Rising Strong by Brene Brown – I’ve read this book sporadically a chapter at a time over the past year. For some reason, every time I pick it up, it has major eye-openers for whatever I’m facing at the moment. They say each of her books builds on the ideas of the last. Since this is her most recent book, I don’t know if I will go back and read others. This book was very powerful. It completely reframed how I see things, helping me to let them go and move on. If you want to be completely unsettled by having to seriously rethink how you perceive something, this book is for you. I may re-read it just for the exercise of gaining fresh perspective.

The Nightingale by Kristen Hannah – This novel is about the resistance movement in France during World War II. This fall I read All the Light We Cannot See by Anthony Doerr which was okay. I wasn’t sure I wanted to read another novel set in France during World War II with all the horrors that go along with it. This book was completely different – very engaging. I checked it out from the library so I had a deadline, but that was no issue as I finished reading it long before it was due. After this ravishing success, I’m seriously considering Everyone Brave is Forgiven by Chris Cleave. That is, when I’m up for another war novel.

A Man Called Ove by Fredrik Backman – Last April we moved to a new neighborhood after living in the same house for 14 years. This book was described as a feel-good book about grumpy neighbors which I thought my help smooth the bumps of adjusting to a new neighborhood. No grandiose insights, but I did enjoy the story.

Between the World and Me by Ta-Nehisi Coates (audio version read by the author) – I’ve read several books to get a better understanding of the black experience and history of racism over the last couple of years. Some that stand out include The Color Purple by Alice Walker, The Invention of Wings by Sue Monk Kidd, Half of a Yellow Sun by Chimamanda Ngozi Adichie and Mudbound by Hillary Jordan. But alas! I was told when I cited them during an online discussion about race that if I really wanted to be informed, I needed to read non-fiction – specifically, this book. It was in my library, and the issue was especially hot in our recent election, so I got it out and began reading. There were so many ironies in this book between his description of his life and what he believes it is like to be a white person and what I’ve seen and experienced as a white person. For instance, Cub Scouts. My boys have both been in Cub Scouts since they were old enough to join and I will say two things: 1) boys are full of energy and the pictures you see of Cub Scouts don’t reflect the chaos that happens in real life, and 2) working with other adults to plan activities and agreeing on how things should be run can sometimes be, well, to borrow a certain phrase, all joy and no fun. As a kid, I always thought “Thou shalt not covet” to be an easy commandment to follow. As an adult, I’ve learned it can sometimes be one of the hardest, one that causes intense pain. Looking at what you think other people have and experience and comparing it to your own is a sure recipe for misery. This book is full of misery. Three and a half hours of it. I think this book is an important read because it expresses what so many feel. That said, I do not think it is the last word on the subject or that it provides any real answers for the racism today. Brene Brown’s Rising Strong is a fitting counterpoint.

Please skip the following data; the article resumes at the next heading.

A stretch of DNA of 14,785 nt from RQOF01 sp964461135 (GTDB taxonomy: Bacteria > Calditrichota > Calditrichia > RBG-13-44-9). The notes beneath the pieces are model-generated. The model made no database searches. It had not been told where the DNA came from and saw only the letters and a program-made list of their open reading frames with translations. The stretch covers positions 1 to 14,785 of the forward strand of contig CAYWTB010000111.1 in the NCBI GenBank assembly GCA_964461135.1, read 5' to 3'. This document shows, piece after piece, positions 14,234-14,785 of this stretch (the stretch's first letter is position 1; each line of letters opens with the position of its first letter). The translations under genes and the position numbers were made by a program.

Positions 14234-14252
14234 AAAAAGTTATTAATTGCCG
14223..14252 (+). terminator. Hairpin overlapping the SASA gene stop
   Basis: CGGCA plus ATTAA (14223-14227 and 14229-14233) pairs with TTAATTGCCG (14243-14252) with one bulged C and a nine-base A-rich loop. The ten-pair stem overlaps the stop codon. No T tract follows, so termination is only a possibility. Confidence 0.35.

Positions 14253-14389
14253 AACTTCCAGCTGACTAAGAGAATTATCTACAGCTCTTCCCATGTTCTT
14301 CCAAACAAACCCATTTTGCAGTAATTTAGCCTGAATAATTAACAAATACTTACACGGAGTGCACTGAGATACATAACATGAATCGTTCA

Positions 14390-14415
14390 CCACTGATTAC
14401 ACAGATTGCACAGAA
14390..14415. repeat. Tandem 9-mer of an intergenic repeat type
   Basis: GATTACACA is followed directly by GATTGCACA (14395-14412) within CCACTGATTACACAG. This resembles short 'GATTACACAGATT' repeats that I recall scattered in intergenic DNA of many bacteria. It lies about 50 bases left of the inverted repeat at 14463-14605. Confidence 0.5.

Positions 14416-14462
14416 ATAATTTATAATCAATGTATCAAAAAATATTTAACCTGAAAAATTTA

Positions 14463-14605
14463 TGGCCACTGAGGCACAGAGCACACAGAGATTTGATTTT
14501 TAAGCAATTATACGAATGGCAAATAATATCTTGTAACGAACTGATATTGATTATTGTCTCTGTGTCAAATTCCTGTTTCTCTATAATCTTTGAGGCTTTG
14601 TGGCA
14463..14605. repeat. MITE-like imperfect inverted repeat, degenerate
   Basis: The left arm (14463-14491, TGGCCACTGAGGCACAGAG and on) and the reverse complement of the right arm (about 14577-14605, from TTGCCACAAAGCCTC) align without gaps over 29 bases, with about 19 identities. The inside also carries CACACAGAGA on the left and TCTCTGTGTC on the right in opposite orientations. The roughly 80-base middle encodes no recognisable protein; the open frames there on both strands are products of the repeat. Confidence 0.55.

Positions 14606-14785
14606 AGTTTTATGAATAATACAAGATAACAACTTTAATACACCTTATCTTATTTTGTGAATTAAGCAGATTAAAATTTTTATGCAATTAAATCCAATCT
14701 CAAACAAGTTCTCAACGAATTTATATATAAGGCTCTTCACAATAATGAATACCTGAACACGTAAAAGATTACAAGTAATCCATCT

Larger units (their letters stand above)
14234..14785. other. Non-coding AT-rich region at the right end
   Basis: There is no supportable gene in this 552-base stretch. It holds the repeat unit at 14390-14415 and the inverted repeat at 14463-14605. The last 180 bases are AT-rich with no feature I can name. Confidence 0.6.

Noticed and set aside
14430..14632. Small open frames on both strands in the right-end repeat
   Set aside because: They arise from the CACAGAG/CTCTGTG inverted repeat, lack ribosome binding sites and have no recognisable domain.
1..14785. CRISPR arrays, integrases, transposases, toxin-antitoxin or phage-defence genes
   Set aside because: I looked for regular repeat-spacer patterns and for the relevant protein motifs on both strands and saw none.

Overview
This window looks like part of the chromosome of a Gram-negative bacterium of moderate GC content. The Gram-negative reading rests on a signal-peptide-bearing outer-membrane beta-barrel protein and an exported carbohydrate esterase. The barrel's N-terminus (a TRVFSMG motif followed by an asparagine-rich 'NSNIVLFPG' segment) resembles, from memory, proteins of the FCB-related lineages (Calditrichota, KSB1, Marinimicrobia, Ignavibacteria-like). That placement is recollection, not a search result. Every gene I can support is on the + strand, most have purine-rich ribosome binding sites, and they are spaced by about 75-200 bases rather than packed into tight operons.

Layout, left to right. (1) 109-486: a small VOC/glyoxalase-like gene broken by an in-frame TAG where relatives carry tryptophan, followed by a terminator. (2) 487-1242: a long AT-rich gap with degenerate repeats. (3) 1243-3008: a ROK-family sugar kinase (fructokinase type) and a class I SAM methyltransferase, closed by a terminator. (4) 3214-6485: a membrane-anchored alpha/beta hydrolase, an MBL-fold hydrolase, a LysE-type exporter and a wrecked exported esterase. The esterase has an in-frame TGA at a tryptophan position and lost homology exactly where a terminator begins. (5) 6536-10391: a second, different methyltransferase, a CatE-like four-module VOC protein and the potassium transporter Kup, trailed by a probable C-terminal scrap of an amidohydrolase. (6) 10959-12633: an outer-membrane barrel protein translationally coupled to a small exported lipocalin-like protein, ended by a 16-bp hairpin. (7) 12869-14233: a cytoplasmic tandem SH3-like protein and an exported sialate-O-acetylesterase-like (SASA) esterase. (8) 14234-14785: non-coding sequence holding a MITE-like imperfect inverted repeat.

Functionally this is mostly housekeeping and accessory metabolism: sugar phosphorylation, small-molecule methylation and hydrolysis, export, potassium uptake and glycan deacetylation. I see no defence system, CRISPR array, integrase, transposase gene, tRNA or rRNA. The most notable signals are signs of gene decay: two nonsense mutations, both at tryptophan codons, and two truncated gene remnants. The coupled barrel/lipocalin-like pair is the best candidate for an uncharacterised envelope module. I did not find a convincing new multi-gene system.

Rebecca by Daphne du Maurier – I had previously purchased this when it was featured on Modern Mrs. Darcy‘s daily Kindle Deals. Then I saw she had selected it for her Book Club. A gothic novel sounded like something I should have read in October but I decided November wasn’t too late. The first half of this book is rather slow, and many people give up. At the halfway point, there is a pivotal moment and the rest of the novel is absolutely gripping. I reached that turning point the day before Thanksgiving and had to put it down in order to get all the holiday preparations done. I finished it that evening, and I ever so enjoyed it! I watched the movie version by Alfred Hitchcock that weekend, which is also excellent (and sticks very closely to the book, unlike most movies based on a book).